A Filipino’s guide to Malaysia

Malaysia is one of our neighbors in Southeast Asia. Like the Philippines, it is worth visiting as they have wonderful attractions and the people there closely resemble us (the Malays, not Chinese and Indians) physically.

Interested in going? Here are a few things you need to know about Malaysia lest you suffer from culture shock.


Malaysia is a diverse country much like the Philippines, the main ethnic groups here are the Malays, Chinese and Indians. Therefore, the official languages spoken here are English, Bahasa (Malaysian), Chinese (either Mandarin or Hokkien) and Tamil (Indian). There are also several other ethnic groups all over the country from the Malay Peninsula to the island of Borneo where Sarawak Province is located.

Bahasa has an affinity with the Filipino language. Some of the words in its vocabulary closely mirror ours such as “bayar” (pay), “tahun” (year), “masuk” (enter) and “anak” (child/offspring). There are words they have adapted from other languages (like English) which they could not find a more native term for it.

In most places, signage is always in Malay but you will often find a lot of English used (Malaysia used to be a colony of Great Britain). The people here, especially in the cities can understand and speak English so you will have no problem conversing when getting around.

Religion and Culture:

In terms of religion, Islam is the majority religion among Malays. You will see quite a lot of mosques and madrasas (religious schools) all over the place. However, Malaysia is a secular state that recognizes religious tolerance. Non-Muslim Malays, Chinese and Indians can freely practice their faith.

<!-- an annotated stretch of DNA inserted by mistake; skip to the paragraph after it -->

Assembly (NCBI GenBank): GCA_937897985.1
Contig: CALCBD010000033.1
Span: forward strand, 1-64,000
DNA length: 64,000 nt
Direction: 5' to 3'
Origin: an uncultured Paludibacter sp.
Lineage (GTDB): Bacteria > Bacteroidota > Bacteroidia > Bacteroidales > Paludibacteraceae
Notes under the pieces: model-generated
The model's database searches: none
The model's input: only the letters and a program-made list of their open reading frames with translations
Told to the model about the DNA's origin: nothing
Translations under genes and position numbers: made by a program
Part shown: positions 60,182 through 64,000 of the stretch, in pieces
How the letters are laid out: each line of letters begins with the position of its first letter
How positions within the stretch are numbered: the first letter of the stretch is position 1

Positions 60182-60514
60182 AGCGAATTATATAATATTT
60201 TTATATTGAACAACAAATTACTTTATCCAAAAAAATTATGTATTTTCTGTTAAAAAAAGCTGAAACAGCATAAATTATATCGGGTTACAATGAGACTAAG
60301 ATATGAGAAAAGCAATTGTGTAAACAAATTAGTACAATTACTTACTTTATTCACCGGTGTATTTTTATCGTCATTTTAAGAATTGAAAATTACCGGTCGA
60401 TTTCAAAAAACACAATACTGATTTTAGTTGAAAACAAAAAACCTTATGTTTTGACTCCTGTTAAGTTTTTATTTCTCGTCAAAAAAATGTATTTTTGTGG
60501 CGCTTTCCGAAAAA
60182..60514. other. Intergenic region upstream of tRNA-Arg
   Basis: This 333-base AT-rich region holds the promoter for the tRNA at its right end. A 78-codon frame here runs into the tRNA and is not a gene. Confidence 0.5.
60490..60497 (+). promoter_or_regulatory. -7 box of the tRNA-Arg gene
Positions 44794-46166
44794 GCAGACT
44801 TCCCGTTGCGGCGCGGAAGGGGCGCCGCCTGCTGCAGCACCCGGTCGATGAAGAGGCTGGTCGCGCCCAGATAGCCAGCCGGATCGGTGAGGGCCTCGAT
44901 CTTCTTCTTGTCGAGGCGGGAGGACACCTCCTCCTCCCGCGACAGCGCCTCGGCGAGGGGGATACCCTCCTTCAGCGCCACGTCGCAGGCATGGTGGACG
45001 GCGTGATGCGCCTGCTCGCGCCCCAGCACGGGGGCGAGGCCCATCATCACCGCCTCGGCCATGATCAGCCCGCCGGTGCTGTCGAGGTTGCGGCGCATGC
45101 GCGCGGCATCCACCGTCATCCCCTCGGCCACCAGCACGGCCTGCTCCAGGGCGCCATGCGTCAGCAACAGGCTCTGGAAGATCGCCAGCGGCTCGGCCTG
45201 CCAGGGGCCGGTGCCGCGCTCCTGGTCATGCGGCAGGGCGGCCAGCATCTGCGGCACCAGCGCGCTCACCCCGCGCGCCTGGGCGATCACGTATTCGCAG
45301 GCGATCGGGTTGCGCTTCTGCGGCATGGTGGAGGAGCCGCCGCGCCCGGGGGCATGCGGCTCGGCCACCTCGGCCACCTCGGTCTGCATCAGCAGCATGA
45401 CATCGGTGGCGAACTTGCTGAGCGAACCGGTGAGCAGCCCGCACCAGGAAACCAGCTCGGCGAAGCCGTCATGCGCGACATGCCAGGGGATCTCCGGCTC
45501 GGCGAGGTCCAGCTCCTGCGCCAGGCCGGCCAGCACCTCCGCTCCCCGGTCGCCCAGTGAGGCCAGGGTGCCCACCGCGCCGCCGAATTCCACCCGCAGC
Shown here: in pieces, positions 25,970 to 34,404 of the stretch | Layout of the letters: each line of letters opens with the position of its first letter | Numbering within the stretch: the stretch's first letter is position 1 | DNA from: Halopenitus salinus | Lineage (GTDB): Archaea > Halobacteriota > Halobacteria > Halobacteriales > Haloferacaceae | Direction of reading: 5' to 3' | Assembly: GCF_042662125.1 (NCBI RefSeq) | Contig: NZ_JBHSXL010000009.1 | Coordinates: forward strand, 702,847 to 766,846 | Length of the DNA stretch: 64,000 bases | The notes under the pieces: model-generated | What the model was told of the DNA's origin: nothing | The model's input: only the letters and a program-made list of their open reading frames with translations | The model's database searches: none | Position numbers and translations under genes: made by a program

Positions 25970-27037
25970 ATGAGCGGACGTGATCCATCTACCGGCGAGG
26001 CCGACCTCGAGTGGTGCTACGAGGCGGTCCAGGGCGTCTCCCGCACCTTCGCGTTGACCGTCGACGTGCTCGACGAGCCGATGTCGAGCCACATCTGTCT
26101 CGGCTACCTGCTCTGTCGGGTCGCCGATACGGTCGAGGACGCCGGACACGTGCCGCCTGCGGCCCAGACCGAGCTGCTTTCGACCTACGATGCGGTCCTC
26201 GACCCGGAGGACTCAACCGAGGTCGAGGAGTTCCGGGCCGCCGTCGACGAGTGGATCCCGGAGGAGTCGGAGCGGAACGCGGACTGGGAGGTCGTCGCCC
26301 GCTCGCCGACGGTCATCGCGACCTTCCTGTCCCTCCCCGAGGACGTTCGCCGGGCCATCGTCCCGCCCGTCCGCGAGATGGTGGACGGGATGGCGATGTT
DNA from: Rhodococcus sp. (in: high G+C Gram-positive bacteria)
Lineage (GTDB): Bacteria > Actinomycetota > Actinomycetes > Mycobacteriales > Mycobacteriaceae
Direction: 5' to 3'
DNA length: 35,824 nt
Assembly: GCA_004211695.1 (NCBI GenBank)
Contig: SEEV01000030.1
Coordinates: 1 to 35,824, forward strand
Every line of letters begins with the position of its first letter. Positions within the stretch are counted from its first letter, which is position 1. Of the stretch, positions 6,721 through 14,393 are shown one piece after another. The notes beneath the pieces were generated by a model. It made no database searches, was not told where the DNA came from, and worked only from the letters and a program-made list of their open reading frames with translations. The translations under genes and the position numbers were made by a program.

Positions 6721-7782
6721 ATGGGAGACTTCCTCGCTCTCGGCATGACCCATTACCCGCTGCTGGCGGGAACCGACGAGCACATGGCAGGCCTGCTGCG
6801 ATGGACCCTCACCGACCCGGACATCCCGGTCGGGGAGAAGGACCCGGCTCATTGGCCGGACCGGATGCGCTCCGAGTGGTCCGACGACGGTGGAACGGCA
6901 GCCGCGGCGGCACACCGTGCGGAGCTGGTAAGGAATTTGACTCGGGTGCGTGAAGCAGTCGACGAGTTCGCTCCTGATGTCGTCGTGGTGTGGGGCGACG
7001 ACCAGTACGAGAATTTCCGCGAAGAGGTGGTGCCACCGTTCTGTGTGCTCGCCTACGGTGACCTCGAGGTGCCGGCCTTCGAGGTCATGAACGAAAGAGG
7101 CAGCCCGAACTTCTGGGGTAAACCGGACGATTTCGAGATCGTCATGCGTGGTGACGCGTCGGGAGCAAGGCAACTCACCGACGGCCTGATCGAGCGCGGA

In this regard, you need to be careful and sensitive on how you interact with them, especially Muslims. You may enter their places of worship but be sure to dress decently. Be also respectful to their women. Shaking hands with them is taboo. The same is true with Indians (Hindus). Keep your distance lest you antagonize them.


If there’s one best reason to go to Malaysia, it’s the food. There is not exactly a truly native Malay cuisine. Malay cuisine is a fusion of various cultures. For example, Laksa combines Chinese-style noodle dish and an Indo-Malay touch of curry and coconut milk. You will also find Chinese restaurants serving non-Chinese dishes (and vice-versa). But if there is one dish you should try, it is their national dish – Nasi Lemak which perhaps embodies everything Malaysian.

Nasi Lemak – Malaysia’s “national dish.”

Religion has a great influence in the food. Chicken and/or fish is the “neutral” meat used. When you are eating in Indian or eateries that are Halal-certified, you will not find any beef or pork in them. Do not expect to find any alcoholic drinks either. If you are looking for such meat and drinks, go to Chinese or western establishments.

What Else?

Electrical outlets in Malaysia are just like the ones in Great Britain – 3-pronged and square. It would be a good idea to bring along adapter plugs for any device you are bringing.

Electrical outlets in Malaysia are just like those in Great Britain. Better to bring adapter plugs.


All in all, Malaysia is very much like the Philippines in terms of climate. The Malays in particular look like us physically that it would be hard to distinguish us from each other unless we talk. They are also very friendly. Just do not forget to be sensitive to their culture.

They also have lots of places worth visiting and you will feel right at home here. It is as if you have not left the Philippines (these will be further discussed in other articles).

Aaron Ronquillo

Quizzer, Practical Shooter, Martial Artist, Movie Buff, Avid Reader, Amateur Foodie and Photographer, Cat Lover; Someone with a wanderlust; got a keen eye for detail, trivia; enthusiastic but cautious; patient, calculating